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Exercise reduces insulin resistance: Dr. Kovil

Monday, March 24th, 2014

crop2_240x240_24mar14Dr. Rajiv Kovil is a Consultant Diabetologist at Dr. Kovil’s Diabetes Care Centre, the first Preventive Diabetes Centre & Diabetic Foot Clinic in Mumbai, KLS Memorial Hospital and Holy Spirit Hospital among others. He is a founder member of United Diabetes Forum, a forum of practising diabetologists in India. He has also written various articles on diabetes for medical journals such as Asian Journal of Diabetology and Medical Image.

His Preventive Diabetes Centre & Diabetic Foot Clinic is an initiative to provide preventive diabetic measures as well as to function as a specialized Foot Clinic for diabetic patients not only in terms of equipment but more importantly in terms of expertise.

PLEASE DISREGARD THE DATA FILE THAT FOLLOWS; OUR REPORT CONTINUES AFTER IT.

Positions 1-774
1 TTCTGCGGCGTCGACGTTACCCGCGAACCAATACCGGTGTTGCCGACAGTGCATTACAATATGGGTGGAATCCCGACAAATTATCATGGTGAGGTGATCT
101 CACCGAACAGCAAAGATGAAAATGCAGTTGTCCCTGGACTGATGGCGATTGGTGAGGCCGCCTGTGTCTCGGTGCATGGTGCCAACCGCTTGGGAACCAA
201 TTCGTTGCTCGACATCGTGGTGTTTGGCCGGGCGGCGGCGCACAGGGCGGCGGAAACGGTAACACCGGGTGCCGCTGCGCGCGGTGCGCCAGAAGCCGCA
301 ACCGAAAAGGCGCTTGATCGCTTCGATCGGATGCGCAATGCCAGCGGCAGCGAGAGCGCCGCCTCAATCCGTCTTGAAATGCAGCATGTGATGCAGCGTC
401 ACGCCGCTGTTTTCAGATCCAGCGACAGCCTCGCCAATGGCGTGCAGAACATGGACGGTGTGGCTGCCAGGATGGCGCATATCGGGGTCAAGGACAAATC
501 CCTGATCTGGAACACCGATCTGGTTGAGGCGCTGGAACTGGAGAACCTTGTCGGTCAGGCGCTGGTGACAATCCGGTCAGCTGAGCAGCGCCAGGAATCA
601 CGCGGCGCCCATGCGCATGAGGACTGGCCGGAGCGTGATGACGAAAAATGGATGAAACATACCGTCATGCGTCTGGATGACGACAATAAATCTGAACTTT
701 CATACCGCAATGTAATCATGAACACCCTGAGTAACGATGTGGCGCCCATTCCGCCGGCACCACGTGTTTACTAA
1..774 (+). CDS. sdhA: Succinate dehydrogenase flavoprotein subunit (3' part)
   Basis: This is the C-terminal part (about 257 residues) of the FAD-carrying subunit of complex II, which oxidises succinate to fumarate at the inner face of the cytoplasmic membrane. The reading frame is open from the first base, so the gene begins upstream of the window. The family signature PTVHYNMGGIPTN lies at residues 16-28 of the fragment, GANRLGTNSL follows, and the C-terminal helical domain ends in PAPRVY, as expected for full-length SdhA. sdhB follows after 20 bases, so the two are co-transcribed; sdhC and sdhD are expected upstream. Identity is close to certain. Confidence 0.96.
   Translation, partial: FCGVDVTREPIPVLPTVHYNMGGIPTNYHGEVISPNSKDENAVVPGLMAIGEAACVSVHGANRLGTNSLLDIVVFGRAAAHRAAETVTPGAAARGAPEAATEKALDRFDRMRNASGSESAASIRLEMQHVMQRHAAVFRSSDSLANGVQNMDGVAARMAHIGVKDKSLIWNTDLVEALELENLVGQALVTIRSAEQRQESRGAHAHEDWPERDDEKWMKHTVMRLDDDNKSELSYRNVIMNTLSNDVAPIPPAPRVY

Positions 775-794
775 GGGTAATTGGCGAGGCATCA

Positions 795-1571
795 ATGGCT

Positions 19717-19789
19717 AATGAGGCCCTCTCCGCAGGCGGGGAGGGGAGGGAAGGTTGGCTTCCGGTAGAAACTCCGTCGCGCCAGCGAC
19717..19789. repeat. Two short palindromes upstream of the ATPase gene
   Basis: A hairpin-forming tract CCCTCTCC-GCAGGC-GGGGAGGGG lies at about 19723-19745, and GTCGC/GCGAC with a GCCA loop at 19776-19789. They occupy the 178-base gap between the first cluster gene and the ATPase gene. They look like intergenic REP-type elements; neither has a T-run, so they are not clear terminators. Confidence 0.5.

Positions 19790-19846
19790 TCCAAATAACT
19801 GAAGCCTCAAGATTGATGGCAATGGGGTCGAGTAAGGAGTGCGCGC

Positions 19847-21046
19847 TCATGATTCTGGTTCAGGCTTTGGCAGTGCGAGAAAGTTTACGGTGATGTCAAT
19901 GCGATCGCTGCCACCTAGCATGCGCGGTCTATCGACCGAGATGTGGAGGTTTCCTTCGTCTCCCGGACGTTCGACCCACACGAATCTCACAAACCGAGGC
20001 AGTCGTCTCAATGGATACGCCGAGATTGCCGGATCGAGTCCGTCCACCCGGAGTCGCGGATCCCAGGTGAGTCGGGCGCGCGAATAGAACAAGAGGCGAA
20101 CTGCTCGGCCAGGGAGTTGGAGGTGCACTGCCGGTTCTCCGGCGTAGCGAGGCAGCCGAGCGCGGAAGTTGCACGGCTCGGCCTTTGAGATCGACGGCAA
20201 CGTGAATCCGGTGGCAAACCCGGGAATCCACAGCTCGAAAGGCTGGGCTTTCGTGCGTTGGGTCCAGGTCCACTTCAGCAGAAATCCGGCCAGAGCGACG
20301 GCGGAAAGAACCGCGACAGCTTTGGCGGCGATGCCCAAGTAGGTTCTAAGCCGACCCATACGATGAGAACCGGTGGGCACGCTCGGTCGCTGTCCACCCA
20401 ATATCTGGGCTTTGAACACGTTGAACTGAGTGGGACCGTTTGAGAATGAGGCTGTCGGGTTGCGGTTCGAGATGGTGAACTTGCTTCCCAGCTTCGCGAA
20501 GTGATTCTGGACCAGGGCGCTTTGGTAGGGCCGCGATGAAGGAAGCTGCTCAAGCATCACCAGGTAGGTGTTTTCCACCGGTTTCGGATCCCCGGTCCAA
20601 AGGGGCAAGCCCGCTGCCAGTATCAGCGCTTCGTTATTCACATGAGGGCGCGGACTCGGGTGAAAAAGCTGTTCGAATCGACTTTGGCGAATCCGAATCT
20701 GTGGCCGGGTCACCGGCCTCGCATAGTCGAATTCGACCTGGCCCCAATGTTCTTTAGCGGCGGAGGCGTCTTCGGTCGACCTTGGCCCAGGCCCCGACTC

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4 steps to thinking healthy revealed

Monday, March 17th, 2014

crop1_240X240_17MAR14Intuitive healer Inna Segal in her book ‘The Secret of Life Wellness: The Essential Guide to Life’s Big Questions’ has highlighted four steps that can help you in your aim to think healthy.

Segal said that many people have a complicated relationship with their looks, shaped by past hurt, fear, guilt, anger or frustration, but that could be repaired in four steps, which all work to confront negative emotions and change the way one thinks, News.com.au reported.

First step is that one should focus on improving their confidence, standing up for themselves, setting better boundaries and question their motivation.

Step two is releasing the emotion, for example when one has identified the feeling, they should try to physically release it. One technique is to do exercise like running, boxing or dancing.